Security deposits cannot exceed one and a half
month's rent. If the landlord charges too much
deposit, either ask for it back or move and deduct
it from the next rent payment.
To get the security deposit back, the tenant must
give the landlord a forwarding address, in writing,
within four days of moving out.
Within 30 days of the date the tenant moves out,
the landlord must send an itemized list of any
deductions claimed and the remainder of the se-
curity deposit, or the full deposit if no charges are
deducted. If the landlord does not meet this 30-day
requirement, the landlord has then lost all claim to
the security deposit and must return it in full,
unless the withheld money is for unpaid rent.
To help tenants become more informed, the
Ann Arbor Tenants' Union (AATU) has published
How to Evict Your Landlord: An Ann Arbor Ten-
ants' Primer. The book contains a detailed account
oftenants' rights and suggestions of how to prevent
potential abuses. It is available at the AATU.
Read the book. Know your rights.

AATU is
vital to students
To the Daily:
I was at the Michigan
Student Assembly (MSA)
meeting on June 25, where MSA
President James Green proposed
his budget for the upcoming
year. He hoped to cut the student
fee by 45 cents. The University
Board of Regents actually cut
the fee by 50 cents later in the
summer. Most of the cut will be
absorbed by the Ann Arbor
Tenants' Union (AATU), which,
according to the budget pro-
posal, will see its allocation
slashed in half.
Green clearly doesn't think
the AATU is giving students
their money's worth. But how
much money are we talking
about? Only 67 cents of the
student fee now goes to the
AATU. For the price of a coke,
students have a vital Tenants'
Union advocating for them.
Green doesn't seem to think
that the AATU is so vital. But as
I'd like to demonstrate, he is
wrong. Since 1967 the AATU's
"non-vital" phone and counsel-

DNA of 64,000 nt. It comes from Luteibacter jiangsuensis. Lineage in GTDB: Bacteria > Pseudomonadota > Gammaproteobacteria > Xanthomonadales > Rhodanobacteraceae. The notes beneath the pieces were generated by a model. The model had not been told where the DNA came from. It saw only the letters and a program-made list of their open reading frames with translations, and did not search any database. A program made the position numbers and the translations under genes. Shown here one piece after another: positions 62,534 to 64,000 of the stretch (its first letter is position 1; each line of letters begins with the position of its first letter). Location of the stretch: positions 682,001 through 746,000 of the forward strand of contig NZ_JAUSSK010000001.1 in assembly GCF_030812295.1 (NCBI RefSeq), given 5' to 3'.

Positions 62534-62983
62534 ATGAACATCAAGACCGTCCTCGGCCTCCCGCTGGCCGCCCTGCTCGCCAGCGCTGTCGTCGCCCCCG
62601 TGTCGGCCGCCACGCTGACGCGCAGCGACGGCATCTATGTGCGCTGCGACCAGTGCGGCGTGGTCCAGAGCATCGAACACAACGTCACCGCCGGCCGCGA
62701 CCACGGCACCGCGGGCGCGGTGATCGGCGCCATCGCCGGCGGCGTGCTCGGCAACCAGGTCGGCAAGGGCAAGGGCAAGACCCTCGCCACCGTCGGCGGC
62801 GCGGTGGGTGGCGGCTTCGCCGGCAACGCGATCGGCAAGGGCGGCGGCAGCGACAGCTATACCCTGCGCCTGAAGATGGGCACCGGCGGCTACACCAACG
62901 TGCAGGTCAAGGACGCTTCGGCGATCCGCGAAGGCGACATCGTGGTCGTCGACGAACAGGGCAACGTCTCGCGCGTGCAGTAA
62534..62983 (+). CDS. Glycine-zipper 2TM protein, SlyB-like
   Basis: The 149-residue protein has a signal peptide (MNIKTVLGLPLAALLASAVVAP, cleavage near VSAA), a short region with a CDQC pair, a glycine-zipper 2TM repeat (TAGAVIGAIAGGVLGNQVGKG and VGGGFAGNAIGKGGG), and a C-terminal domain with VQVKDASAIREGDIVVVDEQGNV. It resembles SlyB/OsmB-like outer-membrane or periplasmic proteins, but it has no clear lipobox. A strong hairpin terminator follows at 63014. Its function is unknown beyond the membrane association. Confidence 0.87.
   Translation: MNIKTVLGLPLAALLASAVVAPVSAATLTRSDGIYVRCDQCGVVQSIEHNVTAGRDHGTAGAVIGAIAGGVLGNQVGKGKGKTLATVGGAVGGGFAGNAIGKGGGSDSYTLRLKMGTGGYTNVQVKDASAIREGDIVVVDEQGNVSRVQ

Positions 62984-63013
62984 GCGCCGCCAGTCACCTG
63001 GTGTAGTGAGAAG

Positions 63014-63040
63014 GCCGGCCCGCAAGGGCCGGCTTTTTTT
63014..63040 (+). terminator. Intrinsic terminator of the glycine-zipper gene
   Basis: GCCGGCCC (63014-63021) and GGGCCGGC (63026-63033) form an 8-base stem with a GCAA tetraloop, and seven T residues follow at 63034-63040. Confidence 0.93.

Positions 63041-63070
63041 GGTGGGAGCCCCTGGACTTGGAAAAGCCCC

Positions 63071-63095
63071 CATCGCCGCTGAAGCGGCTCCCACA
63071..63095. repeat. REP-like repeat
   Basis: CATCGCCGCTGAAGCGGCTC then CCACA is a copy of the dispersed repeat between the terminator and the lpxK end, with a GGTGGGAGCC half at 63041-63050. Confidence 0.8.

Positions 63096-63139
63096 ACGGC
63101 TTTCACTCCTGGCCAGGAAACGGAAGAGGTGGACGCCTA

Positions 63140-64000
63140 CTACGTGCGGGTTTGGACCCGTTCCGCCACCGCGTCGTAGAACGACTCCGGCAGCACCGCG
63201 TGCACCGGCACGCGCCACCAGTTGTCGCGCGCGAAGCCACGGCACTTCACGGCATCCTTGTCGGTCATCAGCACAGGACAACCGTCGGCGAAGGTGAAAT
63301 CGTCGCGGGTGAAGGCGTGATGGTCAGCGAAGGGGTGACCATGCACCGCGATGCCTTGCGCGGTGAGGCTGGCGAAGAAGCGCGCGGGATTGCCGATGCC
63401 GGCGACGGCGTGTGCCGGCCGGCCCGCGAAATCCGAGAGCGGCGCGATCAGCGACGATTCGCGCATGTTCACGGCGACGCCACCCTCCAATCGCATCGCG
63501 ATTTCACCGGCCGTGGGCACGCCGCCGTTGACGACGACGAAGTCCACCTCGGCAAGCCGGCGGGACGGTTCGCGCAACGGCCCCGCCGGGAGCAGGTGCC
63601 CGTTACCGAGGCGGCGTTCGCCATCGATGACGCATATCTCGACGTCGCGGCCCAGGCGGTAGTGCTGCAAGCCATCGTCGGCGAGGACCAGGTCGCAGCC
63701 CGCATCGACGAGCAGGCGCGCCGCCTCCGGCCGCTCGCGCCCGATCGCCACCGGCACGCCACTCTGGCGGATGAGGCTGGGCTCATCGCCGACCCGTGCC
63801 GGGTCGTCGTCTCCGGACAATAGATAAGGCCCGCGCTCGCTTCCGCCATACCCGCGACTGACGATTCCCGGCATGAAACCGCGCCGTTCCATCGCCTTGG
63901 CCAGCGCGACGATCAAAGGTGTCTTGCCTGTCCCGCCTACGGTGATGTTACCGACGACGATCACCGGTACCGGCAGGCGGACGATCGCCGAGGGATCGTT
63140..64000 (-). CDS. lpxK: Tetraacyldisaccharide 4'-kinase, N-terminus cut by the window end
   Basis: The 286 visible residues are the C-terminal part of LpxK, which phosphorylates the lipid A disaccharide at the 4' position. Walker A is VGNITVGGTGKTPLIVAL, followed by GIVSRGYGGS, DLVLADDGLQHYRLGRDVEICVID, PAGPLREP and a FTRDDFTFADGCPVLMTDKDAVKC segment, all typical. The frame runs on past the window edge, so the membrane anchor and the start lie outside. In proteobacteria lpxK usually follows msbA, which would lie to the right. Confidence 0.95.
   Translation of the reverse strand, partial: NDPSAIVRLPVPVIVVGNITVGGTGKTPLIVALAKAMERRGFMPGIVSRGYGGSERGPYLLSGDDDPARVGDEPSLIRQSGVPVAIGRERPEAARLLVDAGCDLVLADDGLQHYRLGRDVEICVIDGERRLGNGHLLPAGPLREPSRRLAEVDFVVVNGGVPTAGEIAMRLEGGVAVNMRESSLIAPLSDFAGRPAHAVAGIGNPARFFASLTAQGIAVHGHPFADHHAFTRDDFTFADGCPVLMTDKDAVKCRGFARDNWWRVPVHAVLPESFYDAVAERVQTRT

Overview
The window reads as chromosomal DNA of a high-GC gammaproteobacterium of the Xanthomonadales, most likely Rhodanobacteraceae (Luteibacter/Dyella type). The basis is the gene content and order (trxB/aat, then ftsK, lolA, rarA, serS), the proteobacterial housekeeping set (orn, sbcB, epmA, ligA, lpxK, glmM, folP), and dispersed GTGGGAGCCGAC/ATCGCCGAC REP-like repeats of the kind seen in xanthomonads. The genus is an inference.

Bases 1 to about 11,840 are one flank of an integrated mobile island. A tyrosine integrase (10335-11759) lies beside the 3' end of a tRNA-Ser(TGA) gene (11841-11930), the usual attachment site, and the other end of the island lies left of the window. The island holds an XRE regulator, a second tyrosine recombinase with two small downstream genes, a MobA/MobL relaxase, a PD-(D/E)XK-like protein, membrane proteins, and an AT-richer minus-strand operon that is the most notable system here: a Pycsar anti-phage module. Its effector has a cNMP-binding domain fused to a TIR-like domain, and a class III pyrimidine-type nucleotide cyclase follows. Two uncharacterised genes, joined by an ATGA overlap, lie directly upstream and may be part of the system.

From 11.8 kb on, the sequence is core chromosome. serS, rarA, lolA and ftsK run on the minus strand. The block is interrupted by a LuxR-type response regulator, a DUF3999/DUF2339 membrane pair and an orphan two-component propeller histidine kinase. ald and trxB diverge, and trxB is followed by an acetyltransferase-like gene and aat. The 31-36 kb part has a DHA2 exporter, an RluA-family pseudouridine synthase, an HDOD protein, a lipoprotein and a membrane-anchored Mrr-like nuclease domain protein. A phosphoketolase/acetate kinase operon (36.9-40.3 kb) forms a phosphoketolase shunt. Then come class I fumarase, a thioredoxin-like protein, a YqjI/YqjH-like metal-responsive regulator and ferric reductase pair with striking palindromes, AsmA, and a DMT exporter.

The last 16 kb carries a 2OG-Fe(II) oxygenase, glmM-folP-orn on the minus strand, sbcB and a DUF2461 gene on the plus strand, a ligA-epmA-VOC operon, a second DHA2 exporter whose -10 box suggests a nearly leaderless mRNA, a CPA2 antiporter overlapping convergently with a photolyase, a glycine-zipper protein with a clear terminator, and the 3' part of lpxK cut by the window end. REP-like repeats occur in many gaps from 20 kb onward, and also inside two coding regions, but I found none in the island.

ing services have been helping
nearly 2,000 students each year.
The AATU also conducts
workshops in most residence
halls for first-time renters and
holds periodic campus-wide
workshops. We provide organiz-
ing assistance for tenants with
building or complex-wide
problems. We publish an
informational newsletter of
tenant issues and distribute a
tenants' rights handbook and
other informational publications.
We are establishing a computer
conference for students on the
Michigan Terminal System
(MTS) and working with other

campus offices to establish a
fair housing center.
Students benefit not only
from the organization's direct
services, but also from our
efforts to pass and defend pro-
tenant state and local legisla-
tion. Regardless of whether
students use AATU counseling
services, they benefit from our
legislative and educational.
work through better housing
conditions, security deposit
refunds and a better under-
standing of how rental housing
works.
Over the last decade we
have greatly strengthened the
housing code through such
amendments as the 1985
"weather ordinance" and more
recently, a "privacy ordinance."
These campaigns have resulted
in a higher quality of living for
students.
An integral part of Green's
proposal involves halving the
current staff of two. But
training and supervising
volunteers and work study
students is, itself, a full-time
job. So what will happen to the
other services the AATU
provides?
Simple. They disappear.
That means no more dorm
workshops, no MTS confer-
ence, and a limit on the
informational handbooks we